Peak postoperative high-sensitivity troponin T measurements (proteins that are released when the heart muscle has been damaged) during the first three days after surgery among patients undergoing noncardiac surgery were associated with an increased risk of death at 30 days.
Large observational studies suggest that among patients 45 years or older undergoing major noncardiac surgery, more than 1 percent die in hospital or within 30 days of surgery. Little is known about the relationship between perioperative high-sensitivity troponin T (hsTnT) measurements and 30-day mortality and myocardial (the muscular tissue of the heart) injury after noncardiac surgery (MINS).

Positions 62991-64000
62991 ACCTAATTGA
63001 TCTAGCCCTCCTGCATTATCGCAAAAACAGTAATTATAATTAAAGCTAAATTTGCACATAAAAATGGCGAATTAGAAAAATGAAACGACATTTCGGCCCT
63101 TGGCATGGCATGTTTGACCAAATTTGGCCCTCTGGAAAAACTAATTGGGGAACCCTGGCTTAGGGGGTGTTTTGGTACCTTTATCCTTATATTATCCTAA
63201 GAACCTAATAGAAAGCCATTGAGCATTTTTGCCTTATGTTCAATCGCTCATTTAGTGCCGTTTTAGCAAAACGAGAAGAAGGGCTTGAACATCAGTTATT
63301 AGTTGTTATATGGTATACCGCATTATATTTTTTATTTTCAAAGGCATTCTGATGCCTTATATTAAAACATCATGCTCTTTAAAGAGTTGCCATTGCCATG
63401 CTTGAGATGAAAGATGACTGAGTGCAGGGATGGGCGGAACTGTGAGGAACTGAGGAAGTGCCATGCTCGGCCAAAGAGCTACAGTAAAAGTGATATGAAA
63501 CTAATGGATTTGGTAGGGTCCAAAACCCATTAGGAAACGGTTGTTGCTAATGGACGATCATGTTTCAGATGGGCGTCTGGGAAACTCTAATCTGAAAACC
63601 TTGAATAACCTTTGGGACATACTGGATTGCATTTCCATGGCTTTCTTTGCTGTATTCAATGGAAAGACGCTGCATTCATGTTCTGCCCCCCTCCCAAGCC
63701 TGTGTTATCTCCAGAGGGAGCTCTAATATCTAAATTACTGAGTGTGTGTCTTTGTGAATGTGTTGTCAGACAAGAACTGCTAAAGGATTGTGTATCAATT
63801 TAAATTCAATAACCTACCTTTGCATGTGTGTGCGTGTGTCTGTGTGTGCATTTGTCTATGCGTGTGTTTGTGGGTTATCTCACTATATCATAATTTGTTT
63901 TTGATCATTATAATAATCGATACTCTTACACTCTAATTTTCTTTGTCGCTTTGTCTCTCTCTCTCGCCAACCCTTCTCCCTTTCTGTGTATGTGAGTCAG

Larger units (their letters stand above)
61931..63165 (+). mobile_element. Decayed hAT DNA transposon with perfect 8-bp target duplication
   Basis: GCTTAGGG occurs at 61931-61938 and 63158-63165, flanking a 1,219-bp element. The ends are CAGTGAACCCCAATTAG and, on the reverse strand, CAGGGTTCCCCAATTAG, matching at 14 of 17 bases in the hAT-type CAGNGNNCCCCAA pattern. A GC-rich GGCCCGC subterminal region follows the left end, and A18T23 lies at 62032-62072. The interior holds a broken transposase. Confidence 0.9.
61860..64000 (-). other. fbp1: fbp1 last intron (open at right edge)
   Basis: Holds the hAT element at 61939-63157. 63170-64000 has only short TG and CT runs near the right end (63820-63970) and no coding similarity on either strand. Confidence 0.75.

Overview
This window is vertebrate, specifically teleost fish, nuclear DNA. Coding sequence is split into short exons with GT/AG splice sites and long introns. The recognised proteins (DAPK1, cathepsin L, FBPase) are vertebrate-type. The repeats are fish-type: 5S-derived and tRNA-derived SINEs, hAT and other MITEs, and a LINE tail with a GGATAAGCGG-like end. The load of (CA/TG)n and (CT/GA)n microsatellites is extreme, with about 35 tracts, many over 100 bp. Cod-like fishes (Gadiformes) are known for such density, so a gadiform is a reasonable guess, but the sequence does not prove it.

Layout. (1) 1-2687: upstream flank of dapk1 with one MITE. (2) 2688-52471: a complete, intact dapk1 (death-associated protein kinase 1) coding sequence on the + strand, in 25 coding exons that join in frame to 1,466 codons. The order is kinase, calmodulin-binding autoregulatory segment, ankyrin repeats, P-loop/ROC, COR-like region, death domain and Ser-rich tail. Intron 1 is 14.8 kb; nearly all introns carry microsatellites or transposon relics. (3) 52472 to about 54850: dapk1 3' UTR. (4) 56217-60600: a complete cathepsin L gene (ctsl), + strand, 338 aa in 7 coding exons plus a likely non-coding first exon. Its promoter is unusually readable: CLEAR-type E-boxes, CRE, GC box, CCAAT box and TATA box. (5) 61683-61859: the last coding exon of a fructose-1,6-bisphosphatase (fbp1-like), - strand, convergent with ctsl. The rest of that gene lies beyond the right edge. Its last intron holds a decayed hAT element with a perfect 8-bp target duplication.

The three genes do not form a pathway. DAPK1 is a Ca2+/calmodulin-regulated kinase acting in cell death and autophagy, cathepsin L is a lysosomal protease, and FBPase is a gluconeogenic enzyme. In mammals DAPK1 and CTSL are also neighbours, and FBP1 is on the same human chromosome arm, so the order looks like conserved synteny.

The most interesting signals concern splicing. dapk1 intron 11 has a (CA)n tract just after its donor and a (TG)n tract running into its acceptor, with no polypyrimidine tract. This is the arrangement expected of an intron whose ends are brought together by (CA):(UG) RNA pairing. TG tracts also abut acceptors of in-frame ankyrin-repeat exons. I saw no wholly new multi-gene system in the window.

P.J. Devereaux, M.D., Ph.D., of McMaster University, Hamilton, Ontario, Canada, and colleagues conducted a study that included patients 45 years or older who underwent inpatient noncardiac surgery and had postoperative hsTnT measurements six to 12 hours after surgery and daily for three days. The patients were recruited at 23 centers in 13 countries.
Analysis indicated that compared with the reference group (peak hsTnT <5 ng/L), peak postoperative hsTnT levels of 20 to less than 65 ng/L had 30-day mortality rates of 3 percent; 65 to less than 1,000 ng/L, a mortality rate of 9.1 percent; and patients with peak postoperative hsTnT levels of 1,000 ng/L or higher had 30-day mortality rates of 29.6 percent.
An absolute hsTnT change of 5 ng/L or higher was associated with an increased risk of 30-day mortality. An elevated postoperative hsTnT without an ischemic feature (e.g., ischemic symptom or electrocardiography finding) was associated with 30-day mortality.